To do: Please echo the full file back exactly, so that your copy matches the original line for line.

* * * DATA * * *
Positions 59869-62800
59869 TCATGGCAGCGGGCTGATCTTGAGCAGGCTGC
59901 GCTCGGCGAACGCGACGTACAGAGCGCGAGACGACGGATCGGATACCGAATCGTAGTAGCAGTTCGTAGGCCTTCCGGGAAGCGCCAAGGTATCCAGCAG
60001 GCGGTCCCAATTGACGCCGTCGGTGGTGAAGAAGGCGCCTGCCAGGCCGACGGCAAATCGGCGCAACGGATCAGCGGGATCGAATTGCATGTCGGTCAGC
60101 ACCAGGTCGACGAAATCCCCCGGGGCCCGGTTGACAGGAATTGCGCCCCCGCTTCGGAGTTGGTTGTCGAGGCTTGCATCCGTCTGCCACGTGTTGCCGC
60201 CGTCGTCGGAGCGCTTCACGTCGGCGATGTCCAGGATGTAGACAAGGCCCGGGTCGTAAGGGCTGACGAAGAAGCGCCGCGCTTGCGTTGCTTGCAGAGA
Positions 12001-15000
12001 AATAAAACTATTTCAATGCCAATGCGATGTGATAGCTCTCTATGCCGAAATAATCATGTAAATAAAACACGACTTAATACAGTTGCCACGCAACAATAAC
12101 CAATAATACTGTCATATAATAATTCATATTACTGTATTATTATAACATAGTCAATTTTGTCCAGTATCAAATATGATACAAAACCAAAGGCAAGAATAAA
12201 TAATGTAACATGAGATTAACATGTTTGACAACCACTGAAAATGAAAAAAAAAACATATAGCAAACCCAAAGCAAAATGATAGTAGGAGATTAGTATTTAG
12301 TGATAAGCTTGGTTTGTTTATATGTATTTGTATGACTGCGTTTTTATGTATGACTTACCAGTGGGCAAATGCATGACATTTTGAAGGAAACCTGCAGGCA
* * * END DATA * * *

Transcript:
Positions 59869-62800
59869 TCATGGCAGCGGGCTGATCTTGAGCAGGCTGC
59901 GCTCGGCGAACGCGACGTACAGAGCGCGAGACGACGGATCGGATACCGAATCGTAGTAGCAGTTCGTAGGCCTTCCGGGAAGCGCCAAGGTATCCAGCAG
60001 GCGGTCCCAATTGACGCCGTCGGTGGTGAAGAAGGCGCCTGCCAGGCCGACGGCAAATCGGCGCAACGGATCAGCGGGATCGAATTGCATGTCGGTCAGC
60101 ACCAGGTCGACGAAATCCCCCGGGGCCCGGTTGACAGGAATTGCGCCCCCGCTTCGGAGTTGGTTGTCGAGGCTTGCATCCGTCTGCCACGTGTTGCCGC
60201 CGTCGTCGGAGCGCTTCACGTCGGCGATGTCCAGGATGTAGACAAGGCCCGGGTCGTAAGGGCTGACGAAGAAGCGCCGCGCTTGCGTTGCTTGCAGAGA
Positions 12001-15000
12001 AATAAAACTATTTCAATGCCAATGCGATGTGATAGCTCTCTATGCCGAAATAATCATGTAAATAAAACACGACTTAATACAGTTGCCACGCAACAATAAC
12101 CAATAATACTGTCATATAATAATTCATATTACTGTATTATTATAACATAGTCAATTTTGTCCAGTATCAAATATGATACAAAACCAAAGGCAAGAATAAA
12201 TAATGTAACATGAGATTAACATGTTTGACAACCACTGAAAATGAAAAAAAAAACATATAGCAAACCCAAAGCAAAATGATAGTAGGAGATTAGTATTTAG
12301 TGATAAGCTTGGTTTGTTTATATGTATTTGTATGACTGCGTTTTTATGTATGACTTACCAGTGGGCAAATGCATGACATTTTGAAGGAAACCTGCAGGCA